I write in the bath, in bed, in the passenger seat while on the way to doctor appointments, in the recliner while getting my ketamine infusions, in my back yard . . . My only process is to try to quiet my mind and let my focus gently fall where it may. Sometimes I employ a level of altered consciousness to get what I feel are my best poems. I rarely record a full haiku or experience, but I bank words, phrases, feelings, and images that reveal themselves to me. Later, I will go through my bank and imagine the juxtaposition (if there is one) or make connections with other images/ideas from my word bank. Then I let them sit, sometimes for months, then edit, steep, edit, steep . . . It’s not unusual for it to take me 6 months to finalize a 5-word haiku, so I don’t get a ton published, but that’s just fine with me.
How do you approach reading haiku?
First, I always read them aloud. This is incredibly important to me. Haiku should sound good – that is just personal preference, of course – and I want to hear it, see it, and feel it coming from my mouth to really engage. I read the same haiku numerous times with breaks to let the poems soak in. I might type the ku into a Google sheet and perform vivisection, breaking down the rhythm/meter, bolding/italicizing the assonance/alliteration/dissonance, and color coding other poetic devices (I regularly do this with my own haiku when composing as well). Yes, it is a slow process! But I like to get into the guts of poems and not just skim the surface. Obviously, I can’t go this far with every poem, but after reading a few times, some that “stick” ask to be further examined.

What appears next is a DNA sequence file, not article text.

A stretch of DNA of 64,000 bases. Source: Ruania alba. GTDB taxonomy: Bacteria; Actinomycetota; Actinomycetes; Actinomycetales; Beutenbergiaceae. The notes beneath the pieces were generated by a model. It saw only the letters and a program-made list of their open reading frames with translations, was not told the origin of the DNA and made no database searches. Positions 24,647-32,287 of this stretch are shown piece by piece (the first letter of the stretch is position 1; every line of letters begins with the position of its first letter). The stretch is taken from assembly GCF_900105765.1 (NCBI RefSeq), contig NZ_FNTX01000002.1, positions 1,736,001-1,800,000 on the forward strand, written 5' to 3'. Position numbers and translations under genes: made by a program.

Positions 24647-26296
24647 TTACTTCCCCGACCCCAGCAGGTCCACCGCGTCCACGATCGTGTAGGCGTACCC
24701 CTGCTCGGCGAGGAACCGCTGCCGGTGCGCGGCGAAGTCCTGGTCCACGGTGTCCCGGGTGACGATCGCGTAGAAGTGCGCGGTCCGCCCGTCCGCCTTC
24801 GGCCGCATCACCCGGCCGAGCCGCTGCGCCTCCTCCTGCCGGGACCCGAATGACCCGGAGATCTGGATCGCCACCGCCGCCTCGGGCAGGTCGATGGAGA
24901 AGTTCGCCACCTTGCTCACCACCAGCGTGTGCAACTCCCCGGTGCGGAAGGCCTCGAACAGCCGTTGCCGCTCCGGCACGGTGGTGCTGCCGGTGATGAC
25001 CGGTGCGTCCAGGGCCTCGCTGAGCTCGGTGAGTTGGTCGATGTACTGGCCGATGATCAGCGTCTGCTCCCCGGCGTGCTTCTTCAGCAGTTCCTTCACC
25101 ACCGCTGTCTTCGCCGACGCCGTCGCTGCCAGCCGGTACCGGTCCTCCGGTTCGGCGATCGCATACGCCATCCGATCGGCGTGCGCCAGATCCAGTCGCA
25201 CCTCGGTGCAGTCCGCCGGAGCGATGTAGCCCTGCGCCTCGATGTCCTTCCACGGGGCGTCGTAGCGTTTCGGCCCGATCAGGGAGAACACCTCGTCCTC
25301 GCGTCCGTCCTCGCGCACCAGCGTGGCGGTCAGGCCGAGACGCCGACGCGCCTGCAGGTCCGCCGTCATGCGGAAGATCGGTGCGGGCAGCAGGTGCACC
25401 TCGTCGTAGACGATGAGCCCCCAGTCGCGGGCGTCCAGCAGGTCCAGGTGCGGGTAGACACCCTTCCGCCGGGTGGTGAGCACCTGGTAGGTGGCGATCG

For those just starting out, what advice would you give?
Write what you want! Don’t listen to people who have nothing nice to say – they may not know what they are talking about or are hell-bent on preaching dogma (Been there!). Just because someone is published a lot doesn’t mean you should be trying to emulate them. No one else can be you or encounters the world in the same way, so write the best YOU brand of haiku that you can. Compete only against yourself. Don’t buy into the “winner” narrative – it only feeds negativity. And, it’s never too early to be thinking about your signature style.
What are your favorite haiku that you have written? Can you share a story behind one of them?
I don’t like the idea of favoriting my work because it’s like saying I have favorite parts of myself, and I am not fragmented. I try to love all of my poems and if I don’t, I dismantle them and send them back to the chop shop (my word bank).
What haiku-related project are you currently working on that brings you joy? What do you like about it?
Oh gosh . . . I have a lot going on that I’m excited about. The First Annual Trailblazer Contest, which I co-founded with Shloka Shankar, is starting up this year in August and I’m excited to get that off the ground. It will be a contest like no other . . . more of an online anthology which will feature discussions with the authors about process, analysis, etc.